Graduate students often adopt a rigid approach to research, following a prescribed set of steps without considering the creative and original elements of their work. To address this problem, we introduced a set of tasks to shift their focus from a methodological checklist to a developmental approach that encourages creativity and negotiation. Through our scaffolded tasks we envisaged a deeper student engagement in academic and disciplinary communities, allowing them to gain membership in these communities and develop their voice and scholarship. Our purpose was to make explicit the community of practice through a scaffolded pedagogical framework for students’ apprenticeship in the academy. We argue that a Systemic Functional Linguistics (SFL) genre-based Action Research (AR) approach was a powerful tool for promoting how different scholarly genres, such as literature reviews, negotiate meaning, and it made the scholarly knowledge explicit. Our research findings suggest that the genre-based AR design encouraged our students to view their research projects as an ongoing conversation rather than continuing in formulaic research exercises.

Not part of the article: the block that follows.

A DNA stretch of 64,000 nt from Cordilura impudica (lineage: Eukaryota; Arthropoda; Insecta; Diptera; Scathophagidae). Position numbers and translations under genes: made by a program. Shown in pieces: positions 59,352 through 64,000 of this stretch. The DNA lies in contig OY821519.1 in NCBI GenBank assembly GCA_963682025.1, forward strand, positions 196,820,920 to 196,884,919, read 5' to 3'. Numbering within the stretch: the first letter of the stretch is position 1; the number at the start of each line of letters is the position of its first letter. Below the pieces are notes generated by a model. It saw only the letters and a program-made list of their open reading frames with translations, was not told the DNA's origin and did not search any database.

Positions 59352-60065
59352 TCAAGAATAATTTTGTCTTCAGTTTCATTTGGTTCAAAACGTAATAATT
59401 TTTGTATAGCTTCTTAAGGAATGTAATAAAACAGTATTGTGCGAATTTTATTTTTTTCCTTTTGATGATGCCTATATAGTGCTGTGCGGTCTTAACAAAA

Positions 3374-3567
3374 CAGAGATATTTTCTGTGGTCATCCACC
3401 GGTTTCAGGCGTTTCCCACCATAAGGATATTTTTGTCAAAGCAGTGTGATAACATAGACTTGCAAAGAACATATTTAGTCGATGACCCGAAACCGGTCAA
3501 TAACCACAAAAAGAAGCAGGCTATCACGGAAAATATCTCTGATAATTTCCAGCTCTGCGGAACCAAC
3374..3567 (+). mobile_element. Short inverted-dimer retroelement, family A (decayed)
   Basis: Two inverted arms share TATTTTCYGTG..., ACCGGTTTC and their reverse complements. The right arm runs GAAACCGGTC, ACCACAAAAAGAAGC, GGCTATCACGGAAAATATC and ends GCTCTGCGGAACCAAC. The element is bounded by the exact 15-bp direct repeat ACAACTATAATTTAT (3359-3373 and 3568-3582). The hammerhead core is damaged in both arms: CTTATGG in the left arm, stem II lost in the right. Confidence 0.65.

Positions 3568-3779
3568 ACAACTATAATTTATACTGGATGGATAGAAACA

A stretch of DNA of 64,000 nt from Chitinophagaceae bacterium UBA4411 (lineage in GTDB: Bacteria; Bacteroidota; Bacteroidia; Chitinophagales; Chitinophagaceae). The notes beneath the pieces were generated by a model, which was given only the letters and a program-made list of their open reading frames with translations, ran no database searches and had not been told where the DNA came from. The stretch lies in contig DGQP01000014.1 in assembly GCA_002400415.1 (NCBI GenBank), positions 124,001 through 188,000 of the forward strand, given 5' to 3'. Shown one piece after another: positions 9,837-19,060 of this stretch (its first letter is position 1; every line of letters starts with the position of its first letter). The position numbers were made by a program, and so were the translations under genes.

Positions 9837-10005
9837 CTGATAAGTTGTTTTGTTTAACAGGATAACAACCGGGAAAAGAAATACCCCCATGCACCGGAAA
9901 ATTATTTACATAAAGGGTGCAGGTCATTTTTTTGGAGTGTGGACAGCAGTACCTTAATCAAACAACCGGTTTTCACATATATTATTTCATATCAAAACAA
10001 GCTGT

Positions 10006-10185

|Journal of English for Academic Purposes
|Accepted/In press - Mar 31 2024